26 Civil Society Organizations working on Maternal health, Child health, Adolescents health, HIV/AIDs and Human Rights related issues were trained by the African Centre for Global Health and Social Transformation (ACHEST) on policy lobby and advocacy.
The four days training held from 7th- 10th August 2017 in Entebbe, Uganda hinged on one of the major Health Systems Advocacy Partnership project components that is aimed at building capacity of indigenous civil society organizations to be able to engage effectively with governments, the private sector and other stakeholders accountable for health systems to deliver; equitable, accessible and high-quality SRHR and services.
“Wanting to become agents of change should be the drive for every individual to work hard. The lobby and advocacy skills acquired from the training will go a long way in bringing the change that we want to see.” Prof. Francis Omaswa, the Executive Director of ACHEST noted whole speaking at the training.
He advised the coalition members to create a lot of awareness around reproductive health like it was done around HIV AIDS being cognizant of the fact that maternal health is one indicator that did not perform well during the Millennium Development Goal era.
The purpose of the training was to; impart knowledge and widen the skills base; and develop materials, tools and plans to drive the lobby and advocacy agenda in Sexual Reproductive Health Rights, specific to Human Resources for Health, Leadership and Governance.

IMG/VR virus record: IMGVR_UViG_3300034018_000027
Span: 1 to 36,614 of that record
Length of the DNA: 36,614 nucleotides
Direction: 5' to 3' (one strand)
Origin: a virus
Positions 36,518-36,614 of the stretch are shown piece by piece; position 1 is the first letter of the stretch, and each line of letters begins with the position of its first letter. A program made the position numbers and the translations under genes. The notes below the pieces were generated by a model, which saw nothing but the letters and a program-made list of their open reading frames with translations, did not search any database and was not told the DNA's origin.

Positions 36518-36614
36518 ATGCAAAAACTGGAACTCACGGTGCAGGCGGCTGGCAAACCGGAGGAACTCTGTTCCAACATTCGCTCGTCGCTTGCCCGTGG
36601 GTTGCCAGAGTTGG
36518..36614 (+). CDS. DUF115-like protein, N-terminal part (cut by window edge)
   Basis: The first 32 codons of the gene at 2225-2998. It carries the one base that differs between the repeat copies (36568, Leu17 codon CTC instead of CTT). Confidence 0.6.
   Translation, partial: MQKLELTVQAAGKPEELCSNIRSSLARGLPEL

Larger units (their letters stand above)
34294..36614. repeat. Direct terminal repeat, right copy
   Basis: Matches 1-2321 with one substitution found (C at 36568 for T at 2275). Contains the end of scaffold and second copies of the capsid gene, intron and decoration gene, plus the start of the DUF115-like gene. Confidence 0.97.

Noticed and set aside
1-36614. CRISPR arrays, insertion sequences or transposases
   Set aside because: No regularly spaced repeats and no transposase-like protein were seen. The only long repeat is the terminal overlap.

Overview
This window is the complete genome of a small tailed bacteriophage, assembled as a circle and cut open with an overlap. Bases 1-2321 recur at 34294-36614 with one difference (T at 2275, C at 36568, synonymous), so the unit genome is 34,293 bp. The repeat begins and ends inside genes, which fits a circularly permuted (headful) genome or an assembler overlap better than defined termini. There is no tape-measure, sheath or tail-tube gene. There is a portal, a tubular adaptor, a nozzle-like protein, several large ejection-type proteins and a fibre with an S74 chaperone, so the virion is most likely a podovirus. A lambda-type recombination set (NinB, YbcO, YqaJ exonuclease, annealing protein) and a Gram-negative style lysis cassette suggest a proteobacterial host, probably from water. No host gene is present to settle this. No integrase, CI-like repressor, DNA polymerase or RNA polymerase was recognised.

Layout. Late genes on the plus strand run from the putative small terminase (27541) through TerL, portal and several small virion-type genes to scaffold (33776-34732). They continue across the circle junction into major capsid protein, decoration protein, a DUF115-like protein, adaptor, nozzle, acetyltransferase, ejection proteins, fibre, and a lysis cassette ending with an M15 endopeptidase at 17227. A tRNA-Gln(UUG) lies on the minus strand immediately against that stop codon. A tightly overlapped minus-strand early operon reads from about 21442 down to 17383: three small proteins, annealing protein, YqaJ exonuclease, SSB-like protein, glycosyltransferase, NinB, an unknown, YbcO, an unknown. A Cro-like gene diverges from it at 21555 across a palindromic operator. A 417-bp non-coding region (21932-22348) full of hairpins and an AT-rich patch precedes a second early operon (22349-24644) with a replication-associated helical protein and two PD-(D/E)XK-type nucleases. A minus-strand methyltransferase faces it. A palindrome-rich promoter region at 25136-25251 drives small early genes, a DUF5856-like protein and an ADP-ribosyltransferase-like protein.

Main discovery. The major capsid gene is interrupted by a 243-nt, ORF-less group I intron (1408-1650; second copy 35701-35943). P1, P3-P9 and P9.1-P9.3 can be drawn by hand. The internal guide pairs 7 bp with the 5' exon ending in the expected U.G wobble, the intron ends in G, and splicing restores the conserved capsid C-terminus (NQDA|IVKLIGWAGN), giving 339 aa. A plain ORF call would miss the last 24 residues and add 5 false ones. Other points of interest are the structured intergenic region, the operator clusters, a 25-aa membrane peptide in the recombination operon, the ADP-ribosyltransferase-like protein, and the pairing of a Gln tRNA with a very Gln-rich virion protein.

Key thematic areas of the training comprised: definitions of concepts used in advocacy and lobbying, advocacy and lobbying cycle, media advocacy, advocacy monitoring and evaluation, social accountability tools and advocacy monitoring and evaluation.
“We may build roads to go to the hospital which is a good thing, but building better human capital of healthy people who can build roads to go to the hospital is key in achieving a country’s development.” Dr. Patrick Kadama, Director of Health Policy at ACHEST said.
35 participants from 26 civil society organizations including ACHEST staff from Uganda and Zambia were trained while ACHEST staff from Kenya were not able to participate given the political situation in the country at the time.
Participants developed advocacy strategies, press releases, policy briefs and work plans specific to the three contexts guided by a step by step training manual in a participatory manner which will be improved and disseminated in a joint engagement.